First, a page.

I'm at a place of potential career change. Among the options is to stay in software development but move into commercial and enterprise systems work.
My past has been mostly working with scientists and engineers in academic and research organizations. It's cool to be on the cutting edge of discovery, but coolness doesn't help buy furniture, build long term savings, buy solar panels, boost the local economy, or fund friends' start up ideas. The pay can be decent by general population standards, but is around 2/3 to 1/2 what it could be at a commercial firm.
Besides the money, there's the nature of the work. Academic groups often don't have good software development methodologies in place. I'm lucky to have svn in my current project. Many developers are students with immature approaches to design, who have glamour stars in their eyes for every new fad technique. Many high IQ people with expertise in one area who try to develop software apps going beyond just the math and plotting they really need, tend to over-design everything. One recent science data analysis project written by several people none of whom had a holist view of the project, involved such a tangle of badly organized layers of abstraction for things that really don't need any abstracting, with overuse of... oh never mind, this isn't the place to go ranting about all that!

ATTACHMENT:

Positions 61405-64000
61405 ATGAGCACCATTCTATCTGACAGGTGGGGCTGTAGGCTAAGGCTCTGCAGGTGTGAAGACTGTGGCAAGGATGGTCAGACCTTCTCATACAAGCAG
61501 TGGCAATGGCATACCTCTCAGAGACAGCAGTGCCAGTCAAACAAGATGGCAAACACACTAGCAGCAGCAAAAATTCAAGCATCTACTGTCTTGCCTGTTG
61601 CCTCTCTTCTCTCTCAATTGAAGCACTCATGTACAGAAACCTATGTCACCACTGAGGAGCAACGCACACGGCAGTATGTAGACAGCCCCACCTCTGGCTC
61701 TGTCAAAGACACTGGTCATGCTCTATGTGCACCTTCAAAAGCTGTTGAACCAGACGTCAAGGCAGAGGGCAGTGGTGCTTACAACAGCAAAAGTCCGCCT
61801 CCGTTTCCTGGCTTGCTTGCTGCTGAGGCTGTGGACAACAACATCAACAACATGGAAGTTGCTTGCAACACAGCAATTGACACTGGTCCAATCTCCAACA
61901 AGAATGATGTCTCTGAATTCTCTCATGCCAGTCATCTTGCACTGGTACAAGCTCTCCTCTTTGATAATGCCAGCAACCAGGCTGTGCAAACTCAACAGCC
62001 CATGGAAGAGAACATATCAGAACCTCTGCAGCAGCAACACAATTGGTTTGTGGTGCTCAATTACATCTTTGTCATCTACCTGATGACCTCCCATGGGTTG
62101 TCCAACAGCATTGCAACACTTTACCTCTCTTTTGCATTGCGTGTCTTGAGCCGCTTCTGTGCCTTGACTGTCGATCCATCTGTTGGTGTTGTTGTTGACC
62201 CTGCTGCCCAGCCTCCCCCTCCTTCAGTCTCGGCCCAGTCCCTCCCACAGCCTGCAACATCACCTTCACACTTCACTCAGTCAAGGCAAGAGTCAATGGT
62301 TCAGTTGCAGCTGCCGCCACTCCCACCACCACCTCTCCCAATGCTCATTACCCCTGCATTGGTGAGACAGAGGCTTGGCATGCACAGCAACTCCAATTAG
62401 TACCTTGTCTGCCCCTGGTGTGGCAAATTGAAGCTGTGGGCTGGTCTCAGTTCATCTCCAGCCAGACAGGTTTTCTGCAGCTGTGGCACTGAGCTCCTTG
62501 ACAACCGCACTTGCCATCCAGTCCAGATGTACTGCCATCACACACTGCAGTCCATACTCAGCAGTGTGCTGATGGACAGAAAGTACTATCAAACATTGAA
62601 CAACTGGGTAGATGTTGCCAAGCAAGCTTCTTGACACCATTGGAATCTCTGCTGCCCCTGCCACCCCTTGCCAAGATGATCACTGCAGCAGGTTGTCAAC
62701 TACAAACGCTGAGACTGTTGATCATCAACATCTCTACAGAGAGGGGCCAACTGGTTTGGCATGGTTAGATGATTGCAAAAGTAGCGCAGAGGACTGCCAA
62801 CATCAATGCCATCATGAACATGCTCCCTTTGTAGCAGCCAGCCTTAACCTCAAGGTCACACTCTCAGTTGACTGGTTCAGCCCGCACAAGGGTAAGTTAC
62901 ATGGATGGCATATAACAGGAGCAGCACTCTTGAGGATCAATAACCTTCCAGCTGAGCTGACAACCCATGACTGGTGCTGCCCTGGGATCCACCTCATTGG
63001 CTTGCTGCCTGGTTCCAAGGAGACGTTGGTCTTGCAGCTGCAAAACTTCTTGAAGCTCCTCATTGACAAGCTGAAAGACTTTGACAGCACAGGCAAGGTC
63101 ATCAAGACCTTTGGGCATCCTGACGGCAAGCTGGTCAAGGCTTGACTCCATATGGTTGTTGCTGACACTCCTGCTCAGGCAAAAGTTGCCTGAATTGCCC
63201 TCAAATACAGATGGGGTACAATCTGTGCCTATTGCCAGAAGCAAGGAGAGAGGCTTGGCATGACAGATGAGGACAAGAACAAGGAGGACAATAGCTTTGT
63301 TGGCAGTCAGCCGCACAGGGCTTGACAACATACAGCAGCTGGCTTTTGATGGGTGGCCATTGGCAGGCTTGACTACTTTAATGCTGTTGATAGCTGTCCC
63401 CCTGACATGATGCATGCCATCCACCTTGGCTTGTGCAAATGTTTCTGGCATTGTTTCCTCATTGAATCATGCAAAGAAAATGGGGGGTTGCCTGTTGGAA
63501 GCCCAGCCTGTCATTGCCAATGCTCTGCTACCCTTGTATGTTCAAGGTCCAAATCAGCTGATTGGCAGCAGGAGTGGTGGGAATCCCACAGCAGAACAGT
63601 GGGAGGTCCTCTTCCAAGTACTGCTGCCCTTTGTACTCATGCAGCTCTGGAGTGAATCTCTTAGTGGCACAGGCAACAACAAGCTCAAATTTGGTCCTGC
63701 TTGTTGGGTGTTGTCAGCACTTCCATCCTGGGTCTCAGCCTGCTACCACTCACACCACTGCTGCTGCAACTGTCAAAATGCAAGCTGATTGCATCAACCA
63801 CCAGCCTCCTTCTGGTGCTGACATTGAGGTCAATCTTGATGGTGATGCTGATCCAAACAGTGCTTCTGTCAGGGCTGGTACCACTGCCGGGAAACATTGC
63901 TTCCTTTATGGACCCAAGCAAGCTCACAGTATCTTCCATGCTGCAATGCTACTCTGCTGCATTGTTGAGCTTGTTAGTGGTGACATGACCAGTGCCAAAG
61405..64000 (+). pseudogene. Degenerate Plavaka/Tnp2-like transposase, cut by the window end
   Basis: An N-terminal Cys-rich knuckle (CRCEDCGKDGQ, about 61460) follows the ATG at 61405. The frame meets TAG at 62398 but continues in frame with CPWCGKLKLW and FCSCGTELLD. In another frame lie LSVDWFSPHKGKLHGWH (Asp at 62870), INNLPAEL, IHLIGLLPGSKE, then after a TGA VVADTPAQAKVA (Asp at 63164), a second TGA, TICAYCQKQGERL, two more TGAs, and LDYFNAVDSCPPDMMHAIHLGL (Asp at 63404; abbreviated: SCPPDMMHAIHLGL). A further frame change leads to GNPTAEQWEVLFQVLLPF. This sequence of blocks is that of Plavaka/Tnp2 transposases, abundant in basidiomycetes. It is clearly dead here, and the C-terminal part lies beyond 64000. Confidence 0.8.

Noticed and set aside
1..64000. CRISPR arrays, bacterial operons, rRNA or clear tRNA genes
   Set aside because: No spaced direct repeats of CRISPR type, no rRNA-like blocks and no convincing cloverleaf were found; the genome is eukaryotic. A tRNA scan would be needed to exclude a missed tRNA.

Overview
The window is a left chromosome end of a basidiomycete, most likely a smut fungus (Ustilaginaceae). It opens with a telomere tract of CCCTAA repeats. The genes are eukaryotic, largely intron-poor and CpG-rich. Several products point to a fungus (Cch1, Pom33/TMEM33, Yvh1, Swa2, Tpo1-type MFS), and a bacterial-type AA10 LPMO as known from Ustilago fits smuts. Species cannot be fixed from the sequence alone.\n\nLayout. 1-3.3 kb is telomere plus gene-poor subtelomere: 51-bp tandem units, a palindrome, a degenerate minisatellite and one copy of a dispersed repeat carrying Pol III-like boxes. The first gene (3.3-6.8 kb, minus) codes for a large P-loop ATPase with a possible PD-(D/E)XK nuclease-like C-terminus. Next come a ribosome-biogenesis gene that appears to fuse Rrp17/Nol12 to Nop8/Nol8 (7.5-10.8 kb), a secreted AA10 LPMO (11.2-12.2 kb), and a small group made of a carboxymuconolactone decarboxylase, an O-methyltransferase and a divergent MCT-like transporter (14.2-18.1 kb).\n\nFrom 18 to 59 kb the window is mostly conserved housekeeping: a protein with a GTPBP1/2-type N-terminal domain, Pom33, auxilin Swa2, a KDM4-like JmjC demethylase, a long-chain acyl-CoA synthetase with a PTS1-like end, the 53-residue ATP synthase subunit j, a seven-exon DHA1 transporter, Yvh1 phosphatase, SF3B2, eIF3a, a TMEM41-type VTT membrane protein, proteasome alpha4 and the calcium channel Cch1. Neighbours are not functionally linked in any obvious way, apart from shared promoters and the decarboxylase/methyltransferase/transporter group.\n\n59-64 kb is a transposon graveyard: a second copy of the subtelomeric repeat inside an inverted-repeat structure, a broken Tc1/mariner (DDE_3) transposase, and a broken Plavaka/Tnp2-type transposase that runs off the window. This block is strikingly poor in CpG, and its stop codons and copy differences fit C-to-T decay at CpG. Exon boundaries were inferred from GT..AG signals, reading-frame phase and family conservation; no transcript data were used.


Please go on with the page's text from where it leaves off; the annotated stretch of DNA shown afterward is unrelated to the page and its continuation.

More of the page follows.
In contrast, all commercial projects are well-managed with proper tools, keen judgement, well-tuned regression and unit testing, and efficient methodologies. Right? Right? (laughter follows...) Well alright, the grass isn't actually greener anywhere, but I accept imperfection. I do get more of a thrill out of making a good product that solves real world problems, while making a good salary with a real potential of bonuses or other rewards for mission crititcal work done under budget and in time.
Another big advantage of commercial and enterprise IT work is that one can live in or near just about any city, whereas science swdev work strongly clusters to where science is done: university towns and near research centers like NIH, NASA, Fermilab, NRAO etc.
While I have >20 yrs of experience in software, I have little know-how of databases (beyond the toy examples given in mysql tutorials), networks (beyond setting up a home LAN), financial stuff, point-of-sale stuff, BI stuff, or anything remotely enterprisey. I think BI might be interesting, but I don't know much more than how to spell it.
So what is the gap (or canyon) I must bridge to make this change? What are effective strategies for making this shift? Are certain types of organizations, or certain job roles, better suited for this switch? What culture shock can I expect and how to deal with it, especially regarding what to say at a job interview? I can find out which specific skills are needed from job descriptions; what I'm after is all the other stuff, the unwritten and the hard to define things to consider.
Or am I a fool to even be considering all this?